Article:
The addition of a second gymnasium and a pool will further our current programming options for physical education, recess, school-wide assemblies, after school practices, workouts and community tournaments. The new pool will give all AWS students the opportunity to pursue swimming as life-long exercise and/or as a competitive sport option. During the two years the athletics department will build and grow a comprehensive swim program for all students in an effort to elevate this sport to the level of the previously mentioned sports. Additionally, the new tennis facility
has opened a multitude of offerings for students from Grades 1-12.
As new members to the Nisqually League, the Upper School for Boys already offers seven after-school competitive sports options. Each of the sports offered to the USB students is also offered to younger boys.
In the past three years, Annie Wright basketball, golf, volleyball, and cross country teams have gone to state championship tournaments, with golf finishing in 2nd place in 2018 and 3rd place in 2019. The goal is to create at least one sport per season that consistently competes at the state level.
AWS signed an agreement with the Baishan Educational Group in Qingdao, China, to provide an immersion English high school experience for a group of Chinese and other international students living in Qingdao. A new division director with international school start-up experience, Bob Hinman, was hired to recruit students and faculty and run the school, called Baishan-AWS. The program opened in August 2019, growing eventually, in a fully developed program, to an anticipated enrollment of 160 – 180 students. Opportunities for other international programs continue to be explored.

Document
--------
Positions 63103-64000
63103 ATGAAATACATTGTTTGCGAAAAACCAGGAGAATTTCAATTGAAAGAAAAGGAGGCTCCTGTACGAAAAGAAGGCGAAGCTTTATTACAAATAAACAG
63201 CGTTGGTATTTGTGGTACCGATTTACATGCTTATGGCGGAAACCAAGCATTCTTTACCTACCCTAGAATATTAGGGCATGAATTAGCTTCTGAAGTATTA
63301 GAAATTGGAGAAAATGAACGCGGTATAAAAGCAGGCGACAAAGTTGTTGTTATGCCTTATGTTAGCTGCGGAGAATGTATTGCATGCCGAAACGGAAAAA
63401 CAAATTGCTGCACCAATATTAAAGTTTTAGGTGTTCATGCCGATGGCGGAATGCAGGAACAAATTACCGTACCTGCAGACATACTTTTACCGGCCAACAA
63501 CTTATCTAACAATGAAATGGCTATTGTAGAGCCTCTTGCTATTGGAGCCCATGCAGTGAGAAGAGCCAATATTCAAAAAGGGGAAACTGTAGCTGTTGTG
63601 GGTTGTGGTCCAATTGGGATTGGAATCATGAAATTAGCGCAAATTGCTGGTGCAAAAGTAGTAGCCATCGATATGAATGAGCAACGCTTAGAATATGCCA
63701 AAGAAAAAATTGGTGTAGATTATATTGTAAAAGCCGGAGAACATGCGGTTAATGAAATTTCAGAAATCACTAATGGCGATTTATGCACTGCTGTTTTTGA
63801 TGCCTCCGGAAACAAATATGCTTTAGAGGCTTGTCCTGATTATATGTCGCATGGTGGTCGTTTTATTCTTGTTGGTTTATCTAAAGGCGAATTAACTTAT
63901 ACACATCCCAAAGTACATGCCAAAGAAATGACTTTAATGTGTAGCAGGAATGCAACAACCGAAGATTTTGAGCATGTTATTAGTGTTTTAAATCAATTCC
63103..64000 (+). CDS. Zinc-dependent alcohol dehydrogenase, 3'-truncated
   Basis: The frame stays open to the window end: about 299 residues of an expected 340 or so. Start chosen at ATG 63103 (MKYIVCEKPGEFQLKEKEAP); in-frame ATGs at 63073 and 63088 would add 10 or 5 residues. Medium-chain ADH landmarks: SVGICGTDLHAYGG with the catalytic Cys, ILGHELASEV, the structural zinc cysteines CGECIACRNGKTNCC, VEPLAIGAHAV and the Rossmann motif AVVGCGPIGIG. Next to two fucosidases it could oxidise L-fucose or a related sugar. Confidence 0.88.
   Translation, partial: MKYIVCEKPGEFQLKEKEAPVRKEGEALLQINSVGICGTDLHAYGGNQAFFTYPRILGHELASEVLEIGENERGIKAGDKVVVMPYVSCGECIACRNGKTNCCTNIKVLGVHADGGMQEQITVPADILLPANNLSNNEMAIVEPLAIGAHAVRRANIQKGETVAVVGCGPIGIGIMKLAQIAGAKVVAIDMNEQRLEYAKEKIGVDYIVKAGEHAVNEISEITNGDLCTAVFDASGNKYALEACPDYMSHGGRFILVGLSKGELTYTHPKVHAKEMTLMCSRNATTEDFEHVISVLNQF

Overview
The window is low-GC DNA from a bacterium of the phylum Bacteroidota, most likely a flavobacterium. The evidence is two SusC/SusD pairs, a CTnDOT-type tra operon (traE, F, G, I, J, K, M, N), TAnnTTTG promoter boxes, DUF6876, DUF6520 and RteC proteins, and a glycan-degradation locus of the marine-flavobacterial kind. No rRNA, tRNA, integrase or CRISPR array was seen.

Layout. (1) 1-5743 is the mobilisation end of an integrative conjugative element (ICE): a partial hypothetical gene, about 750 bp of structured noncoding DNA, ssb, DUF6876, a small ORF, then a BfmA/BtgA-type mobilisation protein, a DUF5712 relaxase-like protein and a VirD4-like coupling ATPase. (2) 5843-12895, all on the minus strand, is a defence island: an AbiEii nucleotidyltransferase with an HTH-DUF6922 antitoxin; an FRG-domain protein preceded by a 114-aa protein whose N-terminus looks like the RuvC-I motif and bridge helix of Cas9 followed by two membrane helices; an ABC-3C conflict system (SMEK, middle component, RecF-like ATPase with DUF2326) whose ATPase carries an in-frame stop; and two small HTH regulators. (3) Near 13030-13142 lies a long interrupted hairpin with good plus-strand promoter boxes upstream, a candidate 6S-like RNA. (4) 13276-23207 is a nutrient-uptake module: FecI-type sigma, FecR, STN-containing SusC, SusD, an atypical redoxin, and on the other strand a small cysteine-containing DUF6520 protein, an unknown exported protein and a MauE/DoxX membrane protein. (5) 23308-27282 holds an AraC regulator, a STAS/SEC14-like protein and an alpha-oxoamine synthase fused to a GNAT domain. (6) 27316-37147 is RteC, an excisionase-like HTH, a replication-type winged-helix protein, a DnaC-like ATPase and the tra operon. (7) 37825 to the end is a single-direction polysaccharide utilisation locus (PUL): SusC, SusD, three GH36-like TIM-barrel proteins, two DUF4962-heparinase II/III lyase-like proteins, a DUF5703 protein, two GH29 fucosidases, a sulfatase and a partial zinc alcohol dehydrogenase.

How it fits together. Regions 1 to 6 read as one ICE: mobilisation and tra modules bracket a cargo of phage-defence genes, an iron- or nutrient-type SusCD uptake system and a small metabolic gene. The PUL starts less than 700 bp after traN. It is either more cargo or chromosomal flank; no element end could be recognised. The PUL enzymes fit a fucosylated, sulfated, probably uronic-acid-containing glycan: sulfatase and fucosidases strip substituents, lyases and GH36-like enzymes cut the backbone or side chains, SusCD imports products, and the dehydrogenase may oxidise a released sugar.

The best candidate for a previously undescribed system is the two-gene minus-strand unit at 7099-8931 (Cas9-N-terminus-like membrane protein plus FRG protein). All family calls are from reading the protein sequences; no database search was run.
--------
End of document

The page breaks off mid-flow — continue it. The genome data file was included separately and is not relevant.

Residential Camps & School Store
Derek Zhao, the Executive Assistant to the Head of Schools, segued into a new role to promote alternative revenue streams. These include residential course and camps for Chinese students during the summer (started summer 2019) and a new approach to Gator Alley, the school store, with enhanced online merchandise.
Upper School for Boys
The development of the new Upper School for Boys division and the opening of the new building offer new and enhanced opportunities for recruitment and retention of great students and families.
The head of schools committed to active and ongoing efforts for institutional sustainability, no matter the apparent state of school finances.